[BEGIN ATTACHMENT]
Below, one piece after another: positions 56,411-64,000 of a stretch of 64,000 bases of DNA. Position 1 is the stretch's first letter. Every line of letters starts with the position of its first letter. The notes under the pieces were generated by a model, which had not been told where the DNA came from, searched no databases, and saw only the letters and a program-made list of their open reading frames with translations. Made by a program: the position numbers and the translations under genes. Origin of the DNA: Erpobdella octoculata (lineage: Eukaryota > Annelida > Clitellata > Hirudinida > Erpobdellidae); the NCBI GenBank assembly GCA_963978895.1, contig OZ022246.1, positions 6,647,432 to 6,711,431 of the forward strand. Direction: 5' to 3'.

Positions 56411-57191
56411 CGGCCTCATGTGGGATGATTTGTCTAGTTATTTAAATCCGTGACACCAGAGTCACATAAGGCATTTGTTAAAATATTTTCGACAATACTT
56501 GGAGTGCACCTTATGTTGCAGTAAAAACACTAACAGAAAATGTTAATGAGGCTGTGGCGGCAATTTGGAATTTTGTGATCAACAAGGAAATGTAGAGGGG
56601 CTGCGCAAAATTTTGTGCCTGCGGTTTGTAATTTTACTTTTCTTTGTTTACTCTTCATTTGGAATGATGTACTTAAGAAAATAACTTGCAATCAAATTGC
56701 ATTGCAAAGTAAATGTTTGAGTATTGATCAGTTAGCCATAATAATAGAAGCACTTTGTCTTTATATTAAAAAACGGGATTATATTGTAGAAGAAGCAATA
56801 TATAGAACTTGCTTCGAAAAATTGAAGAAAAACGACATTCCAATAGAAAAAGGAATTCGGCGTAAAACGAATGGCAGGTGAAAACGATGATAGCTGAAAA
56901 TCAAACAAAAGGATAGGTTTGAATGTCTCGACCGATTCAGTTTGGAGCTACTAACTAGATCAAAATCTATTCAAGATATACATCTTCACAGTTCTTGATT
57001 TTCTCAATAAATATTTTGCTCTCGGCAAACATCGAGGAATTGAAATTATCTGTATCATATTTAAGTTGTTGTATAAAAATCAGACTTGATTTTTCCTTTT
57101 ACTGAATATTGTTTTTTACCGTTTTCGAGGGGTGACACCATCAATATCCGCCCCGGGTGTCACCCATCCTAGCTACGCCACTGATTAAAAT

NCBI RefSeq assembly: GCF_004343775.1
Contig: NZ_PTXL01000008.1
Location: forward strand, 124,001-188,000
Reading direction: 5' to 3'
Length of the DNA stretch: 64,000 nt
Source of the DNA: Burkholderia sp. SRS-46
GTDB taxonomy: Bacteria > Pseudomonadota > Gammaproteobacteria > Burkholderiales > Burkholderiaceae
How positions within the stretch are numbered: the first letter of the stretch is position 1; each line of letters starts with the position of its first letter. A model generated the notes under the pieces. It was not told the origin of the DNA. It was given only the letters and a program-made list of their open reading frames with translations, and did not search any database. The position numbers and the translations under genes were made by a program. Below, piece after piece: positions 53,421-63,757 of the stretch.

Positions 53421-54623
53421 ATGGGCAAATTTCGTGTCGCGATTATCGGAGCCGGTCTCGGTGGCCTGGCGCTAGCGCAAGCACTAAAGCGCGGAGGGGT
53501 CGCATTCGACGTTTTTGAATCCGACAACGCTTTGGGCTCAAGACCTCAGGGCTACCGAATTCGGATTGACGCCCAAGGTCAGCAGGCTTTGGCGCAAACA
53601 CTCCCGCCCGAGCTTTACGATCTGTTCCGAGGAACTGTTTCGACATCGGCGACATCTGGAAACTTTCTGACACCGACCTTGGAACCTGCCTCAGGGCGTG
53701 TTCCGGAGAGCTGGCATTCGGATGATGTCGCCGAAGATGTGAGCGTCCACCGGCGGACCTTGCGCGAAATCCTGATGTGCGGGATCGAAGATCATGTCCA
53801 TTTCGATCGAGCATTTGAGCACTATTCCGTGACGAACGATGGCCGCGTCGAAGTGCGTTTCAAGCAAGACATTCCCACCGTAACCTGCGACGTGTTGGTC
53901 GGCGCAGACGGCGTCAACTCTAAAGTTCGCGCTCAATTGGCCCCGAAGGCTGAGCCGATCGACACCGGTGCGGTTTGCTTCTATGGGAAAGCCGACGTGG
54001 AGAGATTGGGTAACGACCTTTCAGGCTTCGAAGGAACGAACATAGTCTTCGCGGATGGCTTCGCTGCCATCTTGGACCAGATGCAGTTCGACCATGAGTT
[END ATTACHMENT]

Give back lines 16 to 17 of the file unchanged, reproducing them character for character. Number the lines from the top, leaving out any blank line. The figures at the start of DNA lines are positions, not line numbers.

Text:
Source of the DNA: Burkholderia sp. SRS-46
GTDB taxonomy: Bacteria > Pseudomonadota > Gammaproteobacteria > Burkholderiales > Burkholderiaceae